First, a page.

Home » Newpages Blog » Belovedon the Earth

Belovedon the Earth

Beloved on the Earth is a timeless anthology, a meditation on “our capacity for wonder and for grief” (“Reconsidering the Enlightenment” by Donna J. Long). The Gratitude of the subtitle isn’t really necessary. This is an elegy, a mourning, a wail for the dying and the dead. Some poets are familiar, some aren’t. Some poems take pages, and some, like Larry Schug’s “Bearing,” barely seven lines:

Beloved on the Earth is a timeless anthology, a meditation on “our capacity for wonder and for grief” (“Reconsidering the Enlightenment” by Donna J. Long). The Gratitude of the subtitle isn’t really necessary. This is an elegy, a mourning, a wail for the dying and the dead. Some poets are familiar, some aren’t. Some poems take pages, and some, like Larry Schug’s “Bearing,” barely seven lines:

She bore six sons,
One for each handle
Of her coffin;
Three left hands,
Three right,
Never clung so tight
To anything.

Surprisingly, the longest poem has nothing to do with old age, a common theme in these pages. Its title is “Still Birth: A Psalm for Holy Week.” Mara Faulkner, OSB, marvels at “the secret of your becoming / burned down to a handful of ash / in a little wooden box / meant to hold music,” yet after four pages concludes, “what can I know about loss?”

The best poem of the lot, if one can measure these poems qualitatively, is Rilke’s “The Swan.” “This clumsy living” [. . .] reminds us of the awkward way / the swan walks. / And to die [. . .] is like the swan / when he nervously / lets himself down / into the water [. . .].” It’s a gorgeous simile, gently and skillfully rendered.

Some of the poems are about “that thin stranger / called Alzheimer, waltzing through / the kitchen door like a suitor” (“Potatoes” by Ethna McKiernan). In “His Funeral,” Jeff Worley tells us, “My father was finally unconfused, / the noose of Alzheimer’s snapped.” Some are about the ravages of old age and going naturally: “When she died we said / it was time, at eighty-eight, no / broken hearts here, she had a full / life, she was ailing, she was failing.” Yet at the end of Nancy Brewka-Clark’s “Poem for My Mother,” the poet confesses, “I ache to touch flesh.”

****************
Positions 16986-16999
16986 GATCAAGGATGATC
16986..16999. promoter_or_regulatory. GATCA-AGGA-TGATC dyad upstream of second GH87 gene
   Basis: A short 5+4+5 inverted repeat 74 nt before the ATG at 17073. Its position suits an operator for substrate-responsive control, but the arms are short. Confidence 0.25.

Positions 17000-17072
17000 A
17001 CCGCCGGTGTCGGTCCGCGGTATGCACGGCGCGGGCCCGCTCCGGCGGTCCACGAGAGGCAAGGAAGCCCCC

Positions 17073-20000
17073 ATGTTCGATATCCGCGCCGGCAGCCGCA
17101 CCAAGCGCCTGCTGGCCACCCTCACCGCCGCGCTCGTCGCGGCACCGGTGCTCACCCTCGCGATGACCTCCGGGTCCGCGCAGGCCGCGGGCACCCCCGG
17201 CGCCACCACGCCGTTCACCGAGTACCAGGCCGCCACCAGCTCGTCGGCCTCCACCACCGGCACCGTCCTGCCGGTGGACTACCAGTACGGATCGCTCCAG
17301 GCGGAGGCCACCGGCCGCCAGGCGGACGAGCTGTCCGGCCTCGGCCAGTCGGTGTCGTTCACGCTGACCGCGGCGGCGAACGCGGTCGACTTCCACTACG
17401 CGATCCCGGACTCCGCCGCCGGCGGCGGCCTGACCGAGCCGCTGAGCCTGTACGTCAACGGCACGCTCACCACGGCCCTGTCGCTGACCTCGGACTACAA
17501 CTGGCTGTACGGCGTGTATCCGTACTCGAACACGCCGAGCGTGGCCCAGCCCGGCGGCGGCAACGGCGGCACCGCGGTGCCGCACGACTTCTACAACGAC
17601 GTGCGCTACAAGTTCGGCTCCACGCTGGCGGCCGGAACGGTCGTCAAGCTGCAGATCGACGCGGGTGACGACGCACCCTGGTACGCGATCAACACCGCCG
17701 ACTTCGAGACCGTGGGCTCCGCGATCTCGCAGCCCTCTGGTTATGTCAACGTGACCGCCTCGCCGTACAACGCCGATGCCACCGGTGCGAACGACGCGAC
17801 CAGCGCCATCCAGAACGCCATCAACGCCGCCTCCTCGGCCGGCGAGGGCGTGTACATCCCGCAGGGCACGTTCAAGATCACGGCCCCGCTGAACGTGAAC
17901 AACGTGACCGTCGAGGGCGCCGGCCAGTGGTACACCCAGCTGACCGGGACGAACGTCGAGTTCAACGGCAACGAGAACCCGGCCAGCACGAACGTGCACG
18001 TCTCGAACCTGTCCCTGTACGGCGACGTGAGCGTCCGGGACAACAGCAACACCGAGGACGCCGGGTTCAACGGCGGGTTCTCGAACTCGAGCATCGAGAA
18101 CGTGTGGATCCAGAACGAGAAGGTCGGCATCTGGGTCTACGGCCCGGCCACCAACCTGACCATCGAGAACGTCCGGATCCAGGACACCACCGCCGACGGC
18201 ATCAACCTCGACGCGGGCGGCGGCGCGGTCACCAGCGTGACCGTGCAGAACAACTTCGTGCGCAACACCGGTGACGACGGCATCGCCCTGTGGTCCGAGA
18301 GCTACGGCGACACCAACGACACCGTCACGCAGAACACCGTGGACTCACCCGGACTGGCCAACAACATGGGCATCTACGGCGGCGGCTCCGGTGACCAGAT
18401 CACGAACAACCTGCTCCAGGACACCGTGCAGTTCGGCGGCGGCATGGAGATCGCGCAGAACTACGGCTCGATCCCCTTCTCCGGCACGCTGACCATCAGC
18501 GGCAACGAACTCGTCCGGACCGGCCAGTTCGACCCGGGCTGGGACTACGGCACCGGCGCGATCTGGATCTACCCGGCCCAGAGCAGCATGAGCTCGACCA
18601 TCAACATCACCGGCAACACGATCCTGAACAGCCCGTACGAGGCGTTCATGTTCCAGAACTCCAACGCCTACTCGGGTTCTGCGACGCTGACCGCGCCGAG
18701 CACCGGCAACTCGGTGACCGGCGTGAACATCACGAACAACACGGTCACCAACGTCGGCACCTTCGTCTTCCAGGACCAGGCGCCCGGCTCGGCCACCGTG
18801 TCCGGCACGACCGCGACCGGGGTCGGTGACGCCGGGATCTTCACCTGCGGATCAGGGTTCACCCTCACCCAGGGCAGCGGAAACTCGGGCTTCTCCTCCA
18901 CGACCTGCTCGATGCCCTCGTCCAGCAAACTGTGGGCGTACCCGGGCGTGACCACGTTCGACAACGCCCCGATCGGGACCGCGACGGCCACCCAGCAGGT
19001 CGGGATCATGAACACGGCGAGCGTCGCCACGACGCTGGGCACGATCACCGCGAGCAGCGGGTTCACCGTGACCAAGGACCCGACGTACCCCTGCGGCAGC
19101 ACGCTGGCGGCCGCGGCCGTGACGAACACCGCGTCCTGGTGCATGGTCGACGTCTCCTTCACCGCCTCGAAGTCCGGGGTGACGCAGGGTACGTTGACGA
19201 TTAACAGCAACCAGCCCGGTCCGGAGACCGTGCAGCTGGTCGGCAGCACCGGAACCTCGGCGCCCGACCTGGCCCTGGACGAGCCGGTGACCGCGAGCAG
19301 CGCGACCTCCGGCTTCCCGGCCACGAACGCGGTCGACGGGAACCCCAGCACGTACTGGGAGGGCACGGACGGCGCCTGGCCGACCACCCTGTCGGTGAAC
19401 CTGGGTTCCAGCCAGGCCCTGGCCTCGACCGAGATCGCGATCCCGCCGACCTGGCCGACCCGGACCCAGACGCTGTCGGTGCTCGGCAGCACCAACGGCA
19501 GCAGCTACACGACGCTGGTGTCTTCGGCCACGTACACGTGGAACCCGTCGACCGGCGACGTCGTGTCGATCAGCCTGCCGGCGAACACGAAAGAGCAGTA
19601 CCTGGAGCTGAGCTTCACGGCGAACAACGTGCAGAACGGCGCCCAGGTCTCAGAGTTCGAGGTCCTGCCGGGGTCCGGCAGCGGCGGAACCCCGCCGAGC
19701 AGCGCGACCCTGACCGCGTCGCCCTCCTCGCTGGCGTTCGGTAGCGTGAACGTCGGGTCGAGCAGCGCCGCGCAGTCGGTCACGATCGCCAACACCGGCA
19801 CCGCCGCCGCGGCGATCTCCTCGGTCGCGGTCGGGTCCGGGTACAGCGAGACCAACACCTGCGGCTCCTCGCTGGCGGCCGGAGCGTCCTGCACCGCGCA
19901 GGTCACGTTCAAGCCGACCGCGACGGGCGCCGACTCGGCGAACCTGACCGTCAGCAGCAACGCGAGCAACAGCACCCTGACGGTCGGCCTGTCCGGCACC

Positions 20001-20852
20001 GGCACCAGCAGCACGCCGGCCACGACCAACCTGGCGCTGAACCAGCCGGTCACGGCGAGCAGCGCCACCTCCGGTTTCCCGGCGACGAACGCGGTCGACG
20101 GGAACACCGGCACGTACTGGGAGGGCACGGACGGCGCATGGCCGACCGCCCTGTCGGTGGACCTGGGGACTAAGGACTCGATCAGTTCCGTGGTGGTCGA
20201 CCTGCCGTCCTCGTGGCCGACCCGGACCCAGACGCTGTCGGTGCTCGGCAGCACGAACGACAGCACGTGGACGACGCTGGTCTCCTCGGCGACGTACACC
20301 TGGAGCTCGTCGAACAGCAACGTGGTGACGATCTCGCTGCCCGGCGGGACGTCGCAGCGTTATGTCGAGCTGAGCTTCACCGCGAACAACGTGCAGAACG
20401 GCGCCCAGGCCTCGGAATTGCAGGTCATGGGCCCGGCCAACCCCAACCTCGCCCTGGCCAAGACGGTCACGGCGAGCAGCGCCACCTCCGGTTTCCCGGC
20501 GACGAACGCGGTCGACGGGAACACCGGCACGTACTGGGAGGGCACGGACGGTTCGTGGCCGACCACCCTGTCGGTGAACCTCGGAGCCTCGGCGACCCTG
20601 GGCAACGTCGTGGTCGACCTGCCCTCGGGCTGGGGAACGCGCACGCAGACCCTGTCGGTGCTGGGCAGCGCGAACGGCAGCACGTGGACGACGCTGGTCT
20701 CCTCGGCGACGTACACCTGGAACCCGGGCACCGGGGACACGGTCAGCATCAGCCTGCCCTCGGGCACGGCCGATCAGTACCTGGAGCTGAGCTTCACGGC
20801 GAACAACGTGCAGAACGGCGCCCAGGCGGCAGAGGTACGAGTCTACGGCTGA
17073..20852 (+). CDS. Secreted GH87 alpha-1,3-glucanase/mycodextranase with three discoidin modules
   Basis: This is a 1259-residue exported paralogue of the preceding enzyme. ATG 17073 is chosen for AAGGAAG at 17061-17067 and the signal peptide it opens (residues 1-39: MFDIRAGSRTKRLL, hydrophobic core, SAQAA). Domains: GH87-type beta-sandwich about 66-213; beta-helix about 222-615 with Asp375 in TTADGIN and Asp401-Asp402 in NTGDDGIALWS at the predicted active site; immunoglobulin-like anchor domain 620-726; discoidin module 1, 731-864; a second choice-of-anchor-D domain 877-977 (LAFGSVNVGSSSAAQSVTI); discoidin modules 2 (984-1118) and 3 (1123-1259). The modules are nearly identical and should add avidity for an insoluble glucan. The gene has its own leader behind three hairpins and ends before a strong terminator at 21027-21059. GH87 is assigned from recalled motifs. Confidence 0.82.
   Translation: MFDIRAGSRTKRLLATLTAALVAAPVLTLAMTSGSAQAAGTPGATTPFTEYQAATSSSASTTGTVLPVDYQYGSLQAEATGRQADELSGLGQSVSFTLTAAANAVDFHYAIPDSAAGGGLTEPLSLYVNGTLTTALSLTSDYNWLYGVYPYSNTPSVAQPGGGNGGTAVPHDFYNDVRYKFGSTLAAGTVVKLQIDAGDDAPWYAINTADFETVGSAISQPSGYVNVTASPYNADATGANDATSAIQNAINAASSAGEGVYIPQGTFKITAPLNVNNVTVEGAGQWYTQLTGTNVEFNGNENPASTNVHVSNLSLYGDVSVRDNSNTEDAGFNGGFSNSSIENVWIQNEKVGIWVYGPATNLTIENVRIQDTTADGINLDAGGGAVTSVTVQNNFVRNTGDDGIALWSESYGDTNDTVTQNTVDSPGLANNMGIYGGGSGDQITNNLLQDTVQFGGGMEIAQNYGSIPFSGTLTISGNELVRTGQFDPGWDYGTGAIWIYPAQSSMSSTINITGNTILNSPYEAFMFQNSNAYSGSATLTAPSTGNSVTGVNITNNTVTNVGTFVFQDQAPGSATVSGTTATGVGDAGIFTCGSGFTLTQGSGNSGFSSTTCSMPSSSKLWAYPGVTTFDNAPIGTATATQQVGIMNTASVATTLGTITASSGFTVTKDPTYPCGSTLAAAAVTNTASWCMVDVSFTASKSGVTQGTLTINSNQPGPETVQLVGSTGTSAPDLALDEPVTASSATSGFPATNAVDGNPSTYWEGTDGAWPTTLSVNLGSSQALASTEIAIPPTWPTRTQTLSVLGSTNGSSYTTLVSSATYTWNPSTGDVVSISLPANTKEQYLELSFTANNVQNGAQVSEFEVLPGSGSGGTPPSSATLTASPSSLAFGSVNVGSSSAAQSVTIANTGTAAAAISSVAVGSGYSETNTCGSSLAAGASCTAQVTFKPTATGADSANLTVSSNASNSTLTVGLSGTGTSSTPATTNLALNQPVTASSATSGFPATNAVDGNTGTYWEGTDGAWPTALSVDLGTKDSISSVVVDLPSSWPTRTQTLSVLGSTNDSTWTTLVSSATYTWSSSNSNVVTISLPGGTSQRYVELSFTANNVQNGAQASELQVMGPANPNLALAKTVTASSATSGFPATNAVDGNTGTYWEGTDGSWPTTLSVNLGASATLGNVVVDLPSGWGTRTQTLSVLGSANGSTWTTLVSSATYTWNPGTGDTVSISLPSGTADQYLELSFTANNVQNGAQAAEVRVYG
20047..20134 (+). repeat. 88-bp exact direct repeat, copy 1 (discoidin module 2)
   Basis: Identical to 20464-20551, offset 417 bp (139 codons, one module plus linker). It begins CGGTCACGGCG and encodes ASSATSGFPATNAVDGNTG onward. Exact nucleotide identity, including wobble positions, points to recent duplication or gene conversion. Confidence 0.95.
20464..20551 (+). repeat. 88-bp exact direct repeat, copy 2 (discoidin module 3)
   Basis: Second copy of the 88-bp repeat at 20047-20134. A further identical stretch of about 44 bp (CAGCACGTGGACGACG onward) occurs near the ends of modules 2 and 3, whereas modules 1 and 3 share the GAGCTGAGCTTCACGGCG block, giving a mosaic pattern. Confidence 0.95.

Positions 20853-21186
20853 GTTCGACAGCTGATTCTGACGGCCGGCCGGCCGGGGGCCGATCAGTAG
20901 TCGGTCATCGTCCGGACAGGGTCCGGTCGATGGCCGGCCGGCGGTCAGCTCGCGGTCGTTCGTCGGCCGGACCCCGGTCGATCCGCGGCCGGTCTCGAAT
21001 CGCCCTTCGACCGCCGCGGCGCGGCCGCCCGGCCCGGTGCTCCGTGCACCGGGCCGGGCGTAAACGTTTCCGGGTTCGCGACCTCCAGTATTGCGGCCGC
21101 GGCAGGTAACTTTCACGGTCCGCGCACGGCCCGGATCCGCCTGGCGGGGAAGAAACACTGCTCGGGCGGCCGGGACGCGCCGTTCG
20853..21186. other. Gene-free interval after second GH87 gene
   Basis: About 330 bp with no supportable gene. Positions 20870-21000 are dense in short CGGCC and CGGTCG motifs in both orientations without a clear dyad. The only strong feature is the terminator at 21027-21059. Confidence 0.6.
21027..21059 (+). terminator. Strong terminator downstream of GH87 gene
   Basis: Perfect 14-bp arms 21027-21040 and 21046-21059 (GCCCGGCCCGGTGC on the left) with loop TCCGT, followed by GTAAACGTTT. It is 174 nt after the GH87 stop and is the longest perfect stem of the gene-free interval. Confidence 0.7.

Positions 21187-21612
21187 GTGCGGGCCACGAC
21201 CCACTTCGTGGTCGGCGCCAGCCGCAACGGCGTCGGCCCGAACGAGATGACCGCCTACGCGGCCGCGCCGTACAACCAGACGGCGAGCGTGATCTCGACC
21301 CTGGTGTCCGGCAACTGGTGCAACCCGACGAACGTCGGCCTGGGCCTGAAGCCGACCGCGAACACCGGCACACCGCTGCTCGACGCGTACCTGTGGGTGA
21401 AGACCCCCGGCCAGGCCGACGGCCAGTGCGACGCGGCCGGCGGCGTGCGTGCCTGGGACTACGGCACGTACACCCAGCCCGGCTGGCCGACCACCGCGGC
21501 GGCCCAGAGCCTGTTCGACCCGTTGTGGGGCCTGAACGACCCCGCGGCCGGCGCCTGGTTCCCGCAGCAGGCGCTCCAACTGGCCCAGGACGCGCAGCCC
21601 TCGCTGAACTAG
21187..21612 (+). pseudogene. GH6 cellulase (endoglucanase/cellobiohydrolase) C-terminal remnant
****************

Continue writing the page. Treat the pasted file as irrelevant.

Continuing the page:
What is striking among the similes and metaphors is the nakedness of emotion, the blunt confessions of longing and abandonment. From Marvin Bell’s “Ending with a Line from Lear”: “They roll, the straps unwind, and the coffin / begins to descend. Into the awful damp. Into the black center of the earth. I am being left behind.” Gary Boelhower, in “From This Distance”: “This grief is a long loneliness of not / feeling the touch you so wanted to give.” Joseph Bruchac, from “Sky Trail,” a poem about his grandparents: “I cannot count / how many times I cried / after they died.”

One wishes such a splendid collection were free of errors. But I counted three that jarred my attention from the content of the poems themselves. In Florence Chard Dacey’s “Home,” “Five days into a comma” should clearly be “coma.” Three pages later, Diana Der-Hovanessian’s “Shifting the Sun” contains the repeated line, “May you inherit his light, say the Armenians,” only in one instance, the comma is missing. Finally, in Thom Tammaro’s “October, First Snow,” the word “to” is missing in the line “and I pretended not notice.” I bring these problems up because these are all excellent poems that deserve better. The book itself, which deserves to be perfect, is the best book of poems I have reviewed so far this year.

Spread the word!